The 60’s gave us My Generation, we were Comfortably Numb in the 70’s, The Smiths and songs like Heaven Knows I’m Miserable Now helped define the 80’s, and then came the 90’s. For every Smells Like Teen Spirit or Creep, there were hundreds more where they came from. Nirvana, Pearl Jam, Smashing Pumpkins, and a legion of downcast “complaint rock” bands ruled MTV and radio in the era. Apparently, in the 1990’s it was hip to be bummed.

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OK then. Through the ages, teenage angst has been constant in pop music. But when listeners are not bummed out, and they can listen to any song they want from the anonymity of their smart phone and headphones, what else do today’s streamers want to hear?

Apparently, they want to hear…crap.


The kind of “crap” that in the pre-Napster Rock era (1964–2000) you had to be ashamed to buy. Or more charitably…a concentrated set of incredibly catchy, sometimes dopey, wonderfully catchy pop songs, formerly known as Guilty Pleasures.

You see, streaming music sites like Spotify, Pandora and Slacker have done more than open up the catalogue of all music to anyone with broadband — they have killed Guilty Pleasures. This has happened gradually but surely over the last ten years. No one needs to know exactly what you are listening to in those headphones, and even if they did judge you for your momentary dalliance with Roxette or Bryan Adams, it was just momentary. There are a million other songs just a click away, so what’s the big deal? It’s not like you’re going to get a Spin Doctors Two Princes tattoo, right

Contrast our present day ease of entry, ease of escape with the 1990’s. Can you imagine the walk of shame for a 16 year old Gen X’er as she ambled up to the Tower Records counter with a CD or two from Britney or The Spice Girls along with her Sonic Youth and Nirvana masterpieces? That was simply not going to happen.

spice girls

Guilty Pleasure pop like Britney’s Baby One More Time and The Spice Girls Wannabee were mortal enemies before streaming. Now they are playlist kissing cousins. These songs dominate the catalogue spins across the streaming services.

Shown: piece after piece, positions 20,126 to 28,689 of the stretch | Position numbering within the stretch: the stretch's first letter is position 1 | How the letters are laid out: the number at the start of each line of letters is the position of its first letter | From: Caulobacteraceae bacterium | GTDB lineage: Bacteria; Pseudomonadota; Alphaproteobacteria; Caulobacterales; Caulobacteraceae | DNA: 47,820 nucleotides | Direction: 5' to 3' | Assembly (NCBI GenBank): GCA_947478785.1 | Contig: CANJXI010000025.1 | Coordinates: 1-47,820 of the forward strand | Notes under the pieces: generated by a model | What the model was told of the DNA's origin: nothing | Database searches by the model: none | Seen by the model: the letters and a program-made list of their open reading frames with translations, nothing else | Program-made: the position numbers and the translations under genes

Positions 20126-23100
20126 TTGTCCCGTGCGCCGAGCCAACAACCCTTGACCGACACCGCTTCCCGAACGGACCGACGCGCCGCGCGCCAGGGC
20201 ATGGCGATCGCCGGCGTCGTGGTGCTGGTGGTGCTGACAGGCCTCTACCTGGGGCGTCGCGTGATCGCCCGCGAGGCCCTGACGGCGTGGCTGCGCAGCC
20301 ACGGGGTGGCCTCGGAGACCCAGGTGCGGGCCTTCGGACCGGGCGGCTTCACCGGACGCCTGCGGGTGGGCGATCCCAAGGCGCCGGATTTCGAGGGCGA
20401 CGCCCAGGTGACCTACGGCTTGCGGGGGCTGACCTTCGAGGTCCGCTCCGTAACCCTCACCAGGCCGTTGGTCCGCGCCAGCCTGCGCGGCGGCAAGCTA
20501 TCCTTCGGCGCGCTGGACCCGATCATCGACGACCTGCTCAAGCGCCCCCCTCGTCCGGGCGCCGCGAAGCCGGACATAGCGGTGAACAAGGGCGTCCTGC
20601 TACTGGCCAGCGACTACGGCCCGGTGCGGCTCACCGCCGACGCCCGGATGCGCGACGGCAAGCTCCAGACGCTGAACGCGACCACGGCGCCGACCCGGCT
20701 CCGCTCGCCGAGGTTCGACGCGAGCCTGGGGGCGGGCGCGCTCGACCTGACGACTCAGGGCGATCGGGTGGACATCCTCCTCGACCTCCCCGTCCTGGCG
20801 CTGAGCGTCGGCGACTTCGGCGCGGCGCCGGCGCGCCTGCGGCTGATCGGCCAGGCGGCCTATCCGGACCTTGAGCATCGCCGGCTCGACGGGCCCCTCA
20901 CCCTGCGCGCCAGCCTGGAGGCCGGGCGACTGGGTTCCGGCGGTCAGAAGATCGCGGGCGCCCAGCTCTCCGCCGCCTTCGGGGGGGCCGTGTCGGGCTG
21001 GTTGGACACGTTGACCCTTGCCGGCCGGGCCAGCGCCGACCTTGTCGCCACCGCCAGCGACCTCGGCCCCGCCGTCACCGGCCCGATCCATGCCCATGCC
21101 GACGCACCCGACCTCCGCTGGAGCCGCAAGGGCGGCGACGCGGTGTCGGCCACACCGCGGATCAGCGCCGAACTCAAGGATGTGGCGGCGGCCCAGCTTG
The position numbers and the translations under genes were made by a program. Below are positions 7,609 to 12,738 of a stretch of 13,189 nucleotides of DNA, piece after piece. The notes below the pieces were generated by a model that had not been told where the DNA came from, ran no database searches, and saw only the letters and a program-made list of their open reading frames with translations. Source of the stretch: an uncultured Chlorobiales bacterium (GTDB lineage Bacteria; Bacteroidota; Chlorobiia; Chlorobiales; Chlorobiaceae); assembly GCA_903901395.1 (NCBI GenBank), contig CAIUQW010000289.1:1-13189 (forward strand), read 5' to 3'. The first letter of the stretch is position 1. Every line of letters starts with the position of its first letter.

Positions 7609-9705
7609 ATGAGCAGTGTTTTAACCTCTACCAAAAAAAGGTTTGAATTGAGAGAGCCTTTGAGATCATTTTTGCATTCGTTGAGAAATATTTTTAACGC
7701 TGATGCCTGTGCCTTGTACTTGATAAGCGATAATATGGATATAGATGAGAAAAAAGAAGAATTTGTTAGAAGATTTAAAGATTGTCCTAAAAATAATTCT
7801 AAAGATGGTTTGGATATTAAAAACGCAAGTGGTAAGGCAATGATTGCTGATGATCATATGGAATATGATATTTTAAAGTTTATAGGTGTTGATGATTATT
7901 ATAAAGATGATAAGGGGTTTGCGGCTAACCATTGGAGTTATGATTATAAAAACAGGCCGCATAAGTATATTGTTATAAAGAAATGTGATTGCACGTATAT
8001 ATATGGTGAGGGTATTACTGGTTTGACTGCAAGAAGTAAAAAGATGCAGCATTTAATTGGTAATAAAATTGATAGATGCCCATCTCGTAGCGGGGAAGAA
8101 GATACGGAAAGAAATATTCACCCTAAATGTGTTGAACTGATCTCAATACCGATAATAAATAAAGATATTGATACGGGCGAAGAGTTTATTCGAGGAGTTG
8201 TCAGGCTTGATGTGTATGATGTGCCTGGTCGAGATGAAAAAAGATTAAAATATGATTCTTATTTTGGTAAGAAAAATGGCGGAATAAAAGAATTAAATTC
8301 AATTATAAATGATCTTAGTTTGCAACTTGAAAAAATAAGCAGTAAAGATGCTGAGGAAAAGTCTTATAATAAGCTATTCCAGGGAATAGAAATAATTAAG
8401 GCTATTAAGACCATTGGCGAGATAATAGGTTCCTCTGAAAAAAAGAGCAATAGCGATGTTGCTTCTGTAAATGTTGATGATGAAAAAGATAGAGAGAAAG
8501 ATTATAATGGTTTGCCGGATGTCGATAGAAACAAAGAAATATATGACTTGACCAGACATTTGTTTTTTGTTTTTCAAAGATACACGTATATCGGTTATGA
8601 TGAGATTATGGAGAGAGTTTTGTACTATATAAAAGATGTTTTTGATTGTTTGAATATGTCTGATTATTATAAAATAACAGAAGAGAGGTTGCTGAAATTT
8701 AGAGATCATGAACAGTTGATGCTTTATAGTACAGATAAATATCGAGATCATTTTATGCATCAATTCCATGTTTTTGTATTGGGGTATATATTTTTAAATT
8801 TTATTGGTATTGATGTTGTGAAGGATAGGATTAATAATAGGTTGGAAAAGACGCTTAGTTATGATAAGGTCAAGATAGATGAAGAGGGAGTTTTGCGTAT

Songs like Collio’s Gangsta’s Paradise, Celine Dion’s My Hear Will Go On, Blackstreet’s No Diggitty and Natalie Imbruglia’s Torn are no longer Guilty Pleasures at all. They are simply fun oldies. Perfect for your Songs That You Think Sucked…But Don’t playlist, or Wussiest Songs Ever station or Yes I’m Listening To Lite Rock, So What.

On a revenue level, these are massive catalogue streaming hits, generating huge market share gains for their labels.

Perhaps there are cultural and personal economic forces at play here too. The path to employment isn’t an easy one for millenials. Student loans, 24/7 connectivity and the resulting social media pressure have created a perfect sociological storm for disposable pop. Maybe impending adulthood sounds like crap a lot more than a Coolio song ever could. I’ll leave that one for the social scientists.

Financially, these songs are most certainly not crap. Thanks to streaming, these former Guilty Pleasures are now simply songs we love. Gangsta’s Paradise, Wannabee, and Britney’s hits are the new catalogue smashes. These are great pop songs ready for your “Hipster Karaoke”, “Stadium-Singalong”, or “Yacht-Rock Party”. Whatever your station or playlist is called, these songs are perfect.

Guilty Pleasures are dead. They’re also bigger than ever.